Starting Young with Old Iron

International Harvester collector sets lifetime goals for his old iron collection.


| August 2016



Antique Tractor

Andy purchased this 1936 Farmall F-12 with steel wheels at a neighbor’s auction.

Photo by Gretchen Mensink Lovejoy

Andy Kappers started small when he went International. But oh, how his old iron has grown.

“Back in the early 1990s, my dad and I restored a Farmall 350, which we then sold,” he says. “After that, I kind of went away from it for a while — my dad did, too — but in high school, I started going to auctions.” Today, the rural Spring Valley, Minnesota, man has a full collection of tractors, plows and pickers he’s accumulated since his first “old iron” tractor and implement auction.  

A lineman for Tri-County Electric, Andy says his after-work passion got one bolt bigger than he ever anticipated. It’s taken over a stand of pine trees and the perimeter of his 3-acre property, and worked its way into his garage, if not into his house as well. “I ended up buying stuff at, say, 34 local auctions,” he says. The collection is limited to International Harvester, Farmall and McCormick-Deering. “It’s all IH because my grandparents and parents farmed with IH,” he says. “That’s just the way I am. I bleed red.”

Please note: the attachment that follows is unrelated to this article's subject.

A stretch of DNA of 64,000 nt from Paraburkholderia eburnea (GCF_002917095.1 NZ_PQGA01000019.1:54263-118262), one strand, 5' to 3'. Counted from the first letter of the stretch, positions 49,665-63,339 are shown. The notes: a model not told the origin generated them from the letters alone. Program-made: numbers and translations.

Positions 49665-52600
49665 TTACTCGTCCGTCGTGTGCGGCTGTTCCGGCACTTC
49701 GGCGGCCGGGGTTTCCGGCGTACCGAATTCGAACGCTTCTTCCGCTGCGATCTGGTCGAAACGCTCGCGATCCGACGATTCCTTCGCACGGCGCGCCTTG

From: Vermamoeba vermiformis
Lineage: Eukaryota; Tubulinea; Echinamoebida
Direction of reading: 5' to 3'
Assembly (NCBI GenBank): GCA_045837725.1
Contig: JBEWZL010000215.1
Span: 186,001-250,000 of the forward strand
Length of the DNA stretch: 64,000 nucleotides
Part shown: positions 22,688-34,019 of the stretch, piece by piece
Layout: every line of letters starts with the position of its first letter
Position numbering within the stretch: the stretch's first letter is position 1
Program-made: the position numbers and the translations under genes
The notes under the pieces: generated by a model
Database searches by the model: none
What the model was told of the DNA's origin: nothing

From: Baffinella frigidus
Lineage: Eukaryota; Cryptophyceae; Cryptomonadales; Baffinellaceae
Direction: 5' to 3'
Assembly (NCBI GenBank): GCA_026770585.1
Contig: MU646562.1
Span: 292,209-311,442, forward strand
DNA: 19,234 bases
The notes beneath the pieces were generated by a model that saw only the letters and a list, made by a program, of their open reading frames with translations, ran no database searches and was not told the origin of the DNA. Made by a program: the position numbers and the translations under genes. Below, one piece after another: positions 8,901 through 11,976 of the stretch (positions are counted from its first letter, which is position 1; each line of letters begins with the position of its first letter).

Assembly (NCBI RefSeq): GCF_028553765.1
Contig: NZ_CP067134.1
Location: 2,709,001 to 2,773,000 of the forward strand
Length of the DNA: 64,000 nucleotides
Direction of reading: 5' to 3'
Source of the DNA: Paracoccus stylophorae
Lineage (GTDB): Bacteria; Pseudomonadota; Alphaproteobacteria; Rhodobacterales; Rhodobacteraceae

Collection Reflects Community

Andy’s collection showcases the equipment local farmers have used to produce crops for the past century. He believes in sharing that history with the next generation. “The stuff I have got here is typical of what you’d see around the area,” he says. “The closest I’ve bought something was from a neighbor about 2 miles straight over. 

He prefers the older tractors, because they’re easier to work on. “Like this one from 1936,” he says. “Anybody who could have farmed with that F-12 over there is probably gone, though. What they farmed with didn’t have air conditioning and lights. A lot of stuff that people knew about the different models has been lost, like if one model did better with a certain kind of oil than another.” Manuals, he says, contain useful information, but firsthand experience can’t be replaced. “And even though the farmers are gone,” he says, “the tractors are still around.”  

Andy’s collection currently numbers 25 to 30 tractors. “I’m thinking that when I’m done with my collection, it will probably be up to about 50 tractors,” he says. “His collection ranges from the 350 he restored with his father, Jeff, to a long lineup of Farmalls and McCormicks. “One of my favorites would have to be the 350 Diesel, but it’s really expensive to buy the parts,” he says. “Probably the rarest tractor I own is an IH 186 Hydro.”